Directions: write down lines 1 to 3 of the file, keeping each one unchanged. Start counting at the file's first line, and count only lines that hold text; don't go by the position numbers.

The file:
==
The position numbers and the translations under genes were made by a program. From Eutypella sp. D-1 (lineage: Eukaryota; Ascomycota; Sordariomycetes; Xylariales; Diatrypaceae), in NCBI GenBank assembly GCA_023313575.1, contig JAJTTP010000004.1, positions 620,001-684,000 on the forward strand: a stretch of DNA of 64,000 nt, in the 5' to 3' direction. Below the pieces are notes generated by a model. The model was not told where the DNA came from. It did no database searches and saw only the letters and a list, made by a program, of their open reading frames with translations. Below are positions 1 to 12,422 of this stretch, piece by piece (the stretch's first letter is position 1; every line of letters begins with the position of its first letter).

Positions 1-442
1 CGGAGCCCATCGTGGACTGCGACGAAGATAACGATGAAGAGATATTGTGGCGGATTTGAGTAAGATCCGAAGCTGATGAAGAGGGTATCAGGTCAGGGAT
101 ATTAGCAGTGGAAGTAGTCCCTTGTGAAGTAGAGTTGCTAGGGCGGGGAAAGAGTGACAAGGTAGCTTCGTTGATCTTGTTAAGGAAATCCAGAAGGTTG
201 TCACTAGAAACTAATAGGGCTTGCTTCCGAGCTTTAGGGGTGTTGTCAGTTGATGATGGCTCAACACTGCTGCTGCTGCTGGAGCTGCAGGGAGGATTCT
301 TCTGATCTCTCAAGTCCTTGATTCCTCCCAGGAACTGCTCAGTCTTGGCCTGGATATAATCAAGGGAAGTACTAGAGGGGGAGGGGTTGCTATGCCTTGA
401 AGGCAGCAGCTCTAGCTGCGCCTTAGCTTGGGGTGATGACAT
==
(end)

The position numbers and the translations under genes were made by a program. From Eutypella sp. D-1 (lineage: Eukaryota; Ascomycota; Sordariomycetes; Xylariales; Diatrypaceae), in NCBI GenBank assembly GCA_023313575.1, contig JAJTTP010000004.1, positions 620,001-684,000 on the forward strand: a stretch of DNA of 64,000 nt, in the 5' to 3' direction. Below the pieces are notes generated by a model. The model was not told where the DNA came from. It did no database searches and saw only the letters and a list, made by a program, of their open reading frames with translations. Below are positions 1 to 12,422 of this stretch, piece by piece (the stretch's first letter is position 1; every line of letters begins with the position of its first letter).

Positions 1-442
1 CGGAGCCCATCGTGGACTGCGACGAAGATAACGATGAAGAGATATTGTGGCGGATTTGAGTAAGATCCGAAGCTGATGAAGAGGGTATCAGGTCAGGGAT